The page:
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Genotype-specific SNP map based on whole chromosome 3B sequence information from wheat cultivars Arina and Forno

Type of publication Peer-reviewed
Publikationsform Original article (peer-reviewed)
Author Shatalina M., Wicker T., Buchmann J. P., Oberhaensli S., Simkova H., Dolezel J., Keller B.,
Project Molecular interactions of wheat and fungal pathogens: Lr34-based, durable resistance and the wheat-powdery mildew pathosystem
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Original article (peer-reviewed)

Journal Plant Biotechnol J
Volume (Issue) 11
Page(s) 23 - 32
Title of proceedings Plant Biotechnol J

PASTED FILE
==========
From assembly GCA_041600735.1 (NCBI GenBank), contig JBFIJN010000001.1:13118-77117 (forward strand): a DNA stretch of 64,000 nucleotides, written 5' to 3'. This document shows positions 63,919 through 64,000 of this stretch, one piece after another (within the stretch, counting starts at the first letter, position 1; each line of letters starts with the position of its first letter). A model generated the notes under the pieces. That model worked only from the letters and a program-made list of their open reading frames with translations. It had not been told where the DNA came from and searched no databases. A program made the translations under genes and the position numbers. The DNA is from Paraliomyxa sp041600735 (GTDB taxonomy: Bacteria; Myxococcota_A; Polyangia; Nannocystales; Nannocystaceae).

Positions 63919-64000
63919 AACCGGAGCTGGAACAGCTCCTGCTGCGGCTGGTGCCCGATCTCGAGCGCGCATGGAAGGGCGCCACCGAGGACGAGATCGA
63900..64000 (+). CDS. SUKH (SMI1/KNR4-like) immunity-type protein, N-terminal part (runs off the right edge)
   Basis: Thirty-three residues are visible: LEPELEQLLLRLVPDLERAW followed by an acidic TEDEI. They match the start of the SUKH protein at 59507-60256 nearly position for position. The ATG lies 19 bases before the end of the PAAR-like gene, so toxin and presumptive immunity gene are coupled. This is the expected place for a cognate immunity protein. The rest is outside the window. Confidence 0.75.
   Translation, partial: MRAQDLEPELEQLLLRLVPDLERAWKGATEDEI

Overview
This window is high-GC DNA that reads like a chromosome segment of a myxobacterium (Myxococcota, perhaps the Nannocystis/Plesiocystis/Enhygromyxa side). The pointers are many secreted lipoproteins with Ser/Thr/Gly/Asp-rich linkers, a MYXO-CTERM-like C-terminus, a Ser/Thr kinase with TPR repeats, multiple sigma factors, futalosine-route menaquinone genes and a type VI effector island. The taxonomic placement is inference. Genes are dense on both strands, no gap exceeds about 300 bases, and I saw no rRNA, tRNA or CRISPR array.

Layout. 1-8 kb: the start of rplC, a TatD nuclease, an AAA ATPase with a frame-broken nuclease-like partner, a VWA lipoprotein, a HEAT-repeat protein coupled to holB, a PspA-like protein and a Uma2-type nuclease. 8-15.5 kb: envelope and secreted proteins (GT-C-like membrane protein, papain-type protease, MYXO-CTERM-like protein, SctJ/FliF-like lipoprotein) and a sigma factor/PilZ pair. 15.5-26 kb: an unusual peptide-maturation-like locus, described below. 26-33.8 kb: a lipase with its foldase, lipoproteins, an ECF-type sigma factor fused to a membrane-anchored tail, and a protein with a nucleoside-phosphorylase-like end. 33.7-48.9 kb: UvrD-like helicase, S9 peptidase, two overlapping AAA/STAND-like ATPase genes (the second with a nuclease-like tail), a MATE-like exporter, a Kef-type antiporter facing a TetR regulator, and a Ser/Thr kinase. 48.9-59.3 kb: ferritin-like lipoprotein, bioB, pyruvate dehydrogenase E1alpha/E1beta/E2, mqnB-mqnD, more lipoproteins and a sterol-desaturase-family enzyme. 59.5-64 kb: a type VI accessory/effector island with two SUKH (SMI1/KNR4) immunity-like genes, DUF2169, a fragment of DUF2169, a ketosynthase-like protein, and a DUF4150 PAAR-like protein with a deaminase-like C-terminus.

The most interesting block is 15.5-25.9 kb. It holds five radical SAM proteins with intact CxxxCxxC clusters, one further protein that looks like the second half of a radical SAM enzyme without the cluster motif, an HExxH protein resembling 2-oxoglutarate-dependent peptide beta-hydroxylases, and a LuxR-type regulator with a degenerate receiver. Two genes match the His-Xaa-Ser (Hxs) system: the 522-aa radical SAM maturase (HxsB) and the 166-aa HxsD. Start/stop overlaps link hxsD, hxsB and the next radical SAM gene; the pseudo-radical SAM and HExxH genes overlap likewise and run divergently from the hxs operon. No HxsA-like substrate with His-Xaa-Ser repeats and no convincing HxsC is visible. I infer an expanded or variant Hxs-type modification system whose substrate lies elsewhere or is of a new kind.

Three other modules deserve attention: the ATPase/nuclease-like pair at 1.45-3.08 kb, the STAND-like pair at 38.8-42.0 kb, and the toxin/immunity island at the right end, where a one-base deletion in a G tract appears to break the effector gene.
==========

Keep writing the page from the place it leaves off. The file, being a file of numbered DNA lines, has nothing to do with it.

Agronomically important traits are frequently controlled by rare, genotype-specific alleles. Such genes can only be mapped in a population derived from the donor genotype. This requires the development of a specific genetic map, which is difficult in wheat because of the low level of polymorphism among elite cultivars. The absence of sufficient polymorphism, the complexity of the hexaploid wheat genome as well as the lack of complete sequence information make the construction of genetic maps with a high density of reproducible and polymorphic markers challenging. We developed a genotype-specific genetic map of chromosome 3B from winter wheat cultivars Arina and Forno. Chromosome 3B was isolated from the two cultivars and then sequenced to 10-fold coverage. This resulted in a single-nucleotide polymorphisms (SNP) database of the complete chromosome. Based on proposed synteny with the Brachypodium model genome and gene annotation, sequences close to coding regions were used for the development of 70 SNP-based markers. They were mapped on a Arina x Forno Recombinant Inbred Lines population and found to be spread over the complete chromosome 3B. While overall synteny was well maintained, numerous exceptions and inversions of syntenic gene order were identified. Additionally, we found that the majority of recombination events occurred in distal parts of chromosome 3B, particularly in hot-spot regions. Compared with the earlier map based on SSR and RFLP markers, the number of markers increased fourfold. The approach presented here allows fast development of genotype-specific polymorphic markers that can be used for mapping and marker-assisted selection.